Tuesday, February 21, 2012

Legend of the Kentucky Yeahoh

Well, you can blame Daniel Boone for starting the Kentucky Bigfoot rumor mill. The American pioneer once bragged of killing a 10-foot hairy giant he called "Yahoo", possibly a nod to Jonathan Swift's novel Gulliver's Travels

"When you grow up in rural Kentucky, you know the land. You know the animals. And that was something that didn't fit," states Philip Spencer.

The Kentucky native says his interest in Bigfoot finds its roots in a personal experience. He claims he saw the creature in Anderson County as a little boy back in 1970.

"Approximately 8-feet tall, bulky arms. It was out in the field with deer," he said. "It just walked away into the darkness and left us sitting there, not sure what to think."

Spencer's research documents nearly a dozen Bigfoot sightings deep in the Anderson County woods, in a 6,000 acre area known as the Frazier Land.

The Wildman of Kentucky: The Mystery of Panther Rock

"This land has so many stories, so many tales," Spencer said.

Legend has it that the Frazier family caught the first glimpse of the beast in the late 1700s. Soon after the family arrived in the area, it abruptly left.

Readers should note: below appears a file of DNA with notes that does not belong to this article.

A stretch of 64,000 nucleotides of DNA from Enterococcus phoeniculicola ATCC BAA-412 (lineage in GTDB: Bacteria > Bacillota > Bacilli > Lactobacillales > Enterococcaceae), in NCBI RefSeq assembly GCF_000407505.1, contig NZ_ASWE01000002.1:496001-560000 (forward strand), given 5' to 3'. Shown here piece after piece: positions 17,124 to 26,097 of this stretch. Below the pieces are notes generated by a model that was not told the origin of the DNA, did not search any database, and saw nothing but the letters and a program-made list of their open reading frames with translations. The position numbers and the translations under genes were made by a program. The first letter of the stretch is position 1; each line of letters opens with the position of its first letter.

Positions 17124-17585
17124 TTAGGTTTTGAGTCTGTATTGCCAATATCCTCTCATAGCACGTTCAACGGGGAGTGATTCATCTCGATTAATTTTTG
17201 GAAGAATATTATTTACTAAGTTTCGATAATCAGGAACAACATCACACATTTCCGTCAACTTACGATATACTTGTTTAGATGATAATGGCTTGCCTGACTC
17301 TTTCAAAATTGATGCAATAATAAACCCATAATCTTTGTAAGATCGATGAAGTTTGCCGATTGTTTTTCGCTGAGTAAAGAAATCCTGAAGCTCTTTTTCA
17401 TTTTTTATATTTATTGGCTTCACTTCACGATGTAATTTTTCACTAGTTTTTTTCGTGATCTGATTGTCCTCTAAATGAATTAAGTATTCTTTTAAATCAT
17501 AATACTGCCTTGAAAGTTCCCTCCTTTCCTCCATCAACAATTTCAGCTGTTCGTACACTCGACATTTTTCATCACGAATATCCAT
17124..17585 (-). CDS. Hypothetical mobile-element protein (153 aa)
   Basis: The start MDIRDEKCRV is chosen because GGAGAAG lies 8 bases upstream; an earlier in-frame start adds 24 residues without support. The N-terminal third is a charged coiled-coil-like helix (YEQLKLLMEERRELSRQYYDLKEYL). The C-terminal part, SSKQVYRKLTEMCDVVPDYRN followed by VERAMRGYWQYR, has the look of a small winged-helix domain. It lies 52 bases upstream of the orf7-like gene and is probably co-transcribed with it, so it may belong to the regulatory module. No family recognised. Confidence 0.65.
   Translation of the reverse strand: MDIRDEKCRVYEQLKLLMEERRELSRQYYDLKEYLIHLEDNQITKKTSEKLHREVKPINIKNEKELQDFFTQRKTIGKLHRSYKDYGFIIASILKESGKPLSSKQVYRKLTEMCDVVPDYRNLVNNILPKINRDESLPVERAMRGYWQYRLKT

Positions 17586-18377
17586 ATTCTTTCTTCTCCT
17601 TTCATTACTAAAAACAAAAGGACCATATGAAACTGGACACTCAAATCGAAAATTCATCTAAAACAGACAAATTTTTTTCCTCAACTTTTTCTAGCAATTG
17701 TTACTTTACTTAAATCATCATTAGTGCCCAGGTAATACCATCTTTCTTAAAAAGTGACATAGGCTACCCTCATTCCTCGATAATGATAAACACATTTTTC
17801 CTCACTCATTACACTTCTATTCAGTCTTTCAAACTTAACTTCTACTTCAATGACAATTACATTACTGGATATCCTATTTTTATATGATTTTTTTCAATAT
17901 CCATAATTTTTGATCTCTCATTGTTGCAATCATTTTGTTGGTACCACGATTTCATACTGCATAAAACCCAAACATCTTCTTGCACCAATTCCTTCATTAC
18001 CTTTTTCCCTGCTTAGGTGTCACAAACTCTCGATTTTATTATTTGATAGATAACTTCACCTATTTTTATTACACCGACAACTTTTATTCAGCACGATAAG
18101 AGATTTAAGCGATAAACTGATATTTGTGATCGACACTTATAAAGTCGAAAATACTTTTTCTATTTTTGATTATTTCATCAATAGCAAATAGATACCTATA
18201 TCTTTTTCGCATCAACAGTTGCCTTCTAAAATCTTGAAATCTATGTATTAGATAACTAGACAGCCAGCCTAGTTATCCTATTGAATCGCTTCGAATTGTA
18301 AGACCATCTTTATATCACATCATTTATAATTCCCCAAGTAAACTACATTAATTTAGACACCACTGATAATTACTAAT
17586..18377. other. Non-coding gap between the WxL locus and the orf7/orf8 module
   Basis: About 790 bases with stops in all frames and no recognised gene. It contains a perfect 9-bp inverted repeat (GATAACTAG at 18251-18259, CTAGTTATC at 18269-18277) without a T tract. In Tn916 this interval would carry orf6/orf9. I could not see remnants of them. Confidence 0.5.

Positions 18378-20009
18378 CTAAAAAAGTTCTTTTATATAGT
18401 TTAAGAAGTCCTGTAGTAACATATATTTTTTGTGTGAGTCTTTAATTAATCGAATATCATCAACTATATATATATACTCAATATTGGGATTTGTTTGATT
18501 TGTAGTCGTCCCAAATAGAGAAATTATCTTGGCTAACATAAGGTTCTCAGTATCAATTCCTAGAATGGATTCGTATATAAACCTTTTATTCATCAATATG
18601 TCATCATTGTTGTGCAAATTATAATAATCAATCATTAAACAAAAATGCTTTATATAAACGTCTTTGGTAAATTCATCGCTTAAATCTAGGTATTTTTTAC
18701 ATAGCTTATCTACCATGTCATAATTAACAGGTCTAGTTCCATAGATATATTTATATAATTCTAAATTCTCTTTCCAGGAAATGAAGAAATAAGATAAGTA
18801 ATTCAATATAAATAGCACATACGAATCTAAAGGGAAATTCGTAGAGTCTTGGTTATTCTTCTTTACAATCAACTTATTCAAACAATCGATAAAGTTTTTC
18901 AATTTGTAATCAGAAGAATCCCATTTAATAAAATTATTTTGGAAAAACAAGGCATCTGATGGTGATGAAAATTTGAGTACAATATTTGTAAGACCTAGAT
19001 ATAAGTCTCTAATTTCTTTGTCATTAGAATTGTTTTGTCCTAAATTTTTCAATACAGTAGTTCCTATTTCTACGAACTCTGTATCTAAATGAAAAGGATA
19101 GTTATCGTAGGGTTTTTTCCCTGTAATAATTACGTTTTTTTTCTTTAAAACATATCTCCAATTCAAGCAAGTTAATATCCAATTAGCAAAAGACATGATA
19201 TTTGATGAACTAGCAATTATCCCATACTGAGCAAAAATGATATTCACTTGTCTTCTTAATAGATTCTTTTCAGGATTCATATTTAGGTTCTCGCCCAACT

"Why would someone leave their home, huge amount of land with the opportunity to make money?" Spencer asked.

The area might have proved unfit for the Fraziers, but Spencer calls it Bigfoot heaven.

"It is everything Bigfoot could ever dream of. It is away from people and it has everything it needs here."

Kentucy has a long history of Yeahoh sightings and encounters, but the traditional narrative tells of a relationship that results in a half-human, half-beast offspring. Here are two versions of the tale:

THE HAIRY WOMAN - An Anecdote

"One time I's prowling in the wilderness, wandering about, kindly got lost and so weak and hungry I couldn't go. When it began to get cool, I found a big cave and crawled back in there to get warm. Crawled back in and come upon a leaf bed and I dozed off to sleep. I heard an awful racket coming into that cave, and something come in and crawled right over me and laid down like a big old bear. It was a hairy thing and when it laid down it went chomp, chomp, chawing on something. I thought to myself, "I'll see what it is and find out what it is eating."